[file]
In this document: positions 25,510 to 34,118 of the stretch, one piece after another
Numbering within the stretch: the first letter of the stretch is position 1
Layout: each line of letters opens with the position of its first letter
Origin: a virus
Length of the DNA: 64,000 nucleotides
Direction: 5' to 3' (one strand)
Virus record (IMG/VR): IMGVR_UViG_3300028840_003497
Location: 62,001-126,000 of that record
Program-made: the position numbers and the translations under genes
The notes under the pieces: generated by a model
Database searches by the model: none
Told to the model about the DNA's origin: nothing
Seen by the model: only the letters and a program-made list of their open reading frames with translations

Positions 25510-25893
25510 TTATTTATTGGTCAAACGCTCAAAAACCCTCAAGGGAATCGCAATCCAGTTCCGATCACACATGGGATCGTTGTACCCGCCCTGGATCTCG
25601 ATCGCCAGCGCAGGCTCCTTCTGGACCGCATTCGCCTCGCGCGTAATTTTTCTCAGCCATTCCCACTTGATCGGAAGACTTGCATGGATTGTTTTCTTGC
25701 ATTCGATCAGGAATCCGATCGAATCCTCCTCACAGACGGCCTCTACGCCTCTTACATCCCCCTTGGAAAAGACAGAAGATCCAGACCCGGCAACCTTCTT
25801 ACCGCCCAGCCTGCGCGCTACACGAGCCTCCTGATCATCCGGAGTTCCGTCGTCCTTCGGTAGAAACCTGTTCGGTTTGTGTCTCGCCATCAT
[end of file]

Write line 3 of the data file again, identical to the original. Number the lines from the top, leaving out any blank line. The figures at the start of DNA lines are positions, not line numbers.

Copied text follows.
Layout: each line of letters opens with the position of its first letter